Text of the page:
Young Cheryl moves into her estranged aunt Martha's rundown King Edward Hotel. One of its offbeat residents, disturbed photographer George, takes special interest in her. Cheryl begins suspecting that a resident was murdered.
In 1963, a paranoid middle-class couple locks themselves and their small kids in their nuclear fallout shelter. 30 years later, their oblivious son and two daughters still survive there playing absurd games. A play-based dark comedy.
When a Paul enters his apartment to find Mary fighting off a swinger who has gotten into the wrong apartement (and thinks that Mary is just playing hard to get) he hits the man with a frying pan, killing him. Their dreams of running a small resturant seem to be in jeopardy until they decide to dispose of the body, keep the wallet, and to advertise for other sexually oriented visitors who are summarily killed, bagged, robbed and disposed of. This goes along quite well until one night a burglar named Raoul breaks in and cuts himself in for a piece of the action. Written by
John Vogel <firstname.lastname@example.org>
And now, a culinary delight Julia Child never thought of...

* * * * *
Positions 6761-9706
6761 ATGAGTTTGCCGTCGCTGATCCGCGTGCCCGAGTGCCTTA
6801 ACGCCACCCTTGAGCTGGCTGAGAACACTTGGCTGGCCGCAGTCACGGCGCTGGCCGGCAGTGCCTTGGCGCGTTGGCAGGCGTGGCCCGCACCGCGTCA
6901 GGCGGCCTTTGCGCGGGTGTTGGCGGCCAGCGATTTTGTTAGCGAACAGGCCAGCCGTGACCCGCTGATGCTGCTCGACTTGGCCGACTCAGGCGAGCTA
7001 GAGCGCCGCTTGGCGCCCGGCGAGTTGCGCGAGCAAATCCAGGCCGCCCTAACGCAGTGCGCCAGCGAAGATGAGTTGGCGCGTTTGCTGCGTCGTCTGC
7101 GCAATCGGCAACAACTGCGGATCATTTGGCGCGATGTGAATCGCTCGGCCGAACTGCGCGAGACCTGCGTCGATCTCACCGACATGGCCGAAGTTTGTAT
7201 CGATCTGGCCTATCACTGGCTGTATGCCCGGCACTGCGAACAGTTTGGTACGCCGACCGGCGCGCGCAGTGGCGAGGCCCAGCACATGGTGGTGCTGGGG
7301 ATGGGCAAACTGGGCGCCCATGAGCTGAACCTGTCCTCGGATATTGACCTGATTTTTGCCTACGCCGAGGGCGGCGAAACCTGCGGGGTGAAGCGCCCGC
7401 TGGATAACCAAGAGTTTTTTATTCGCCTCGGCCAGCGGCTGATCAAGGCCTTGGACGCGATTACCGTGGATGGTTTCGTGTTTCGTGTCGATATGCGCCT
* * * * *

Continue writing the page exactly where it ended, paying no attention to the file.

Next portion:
Meet the Blands, the aptly named middle-aged square couple. He's a wine expert, she's a nurse, and they need money to finance their dream restaurant. Trouble is, they're barely making ends meet. What's worse, the apartment complex they live in is infested with swingers, back when swingers were as commonplace as yuppies are now. Mary and Paul find the answer to their problems when one of the swingers tries to put the moves on Mary in their apartment. Paul whacks him with a frying pan, killing him, and they discover the fella's carrying a lot of cash. Bingo! Light over heads! What makes this goofy premise work is the absolutely hilarious, dead-on, deadpan performances of Paul Bartel and Mary Woronov as the Blands. They don't give what you'd call comedic performances, but what they say and what they do seems funny, as they are a duo of decorum surrounded by a storm of decadence. Their performances, combined with a witty and biting (pardon the pun) script, make this an absolute delight, a must for lovers of off-beat movies.
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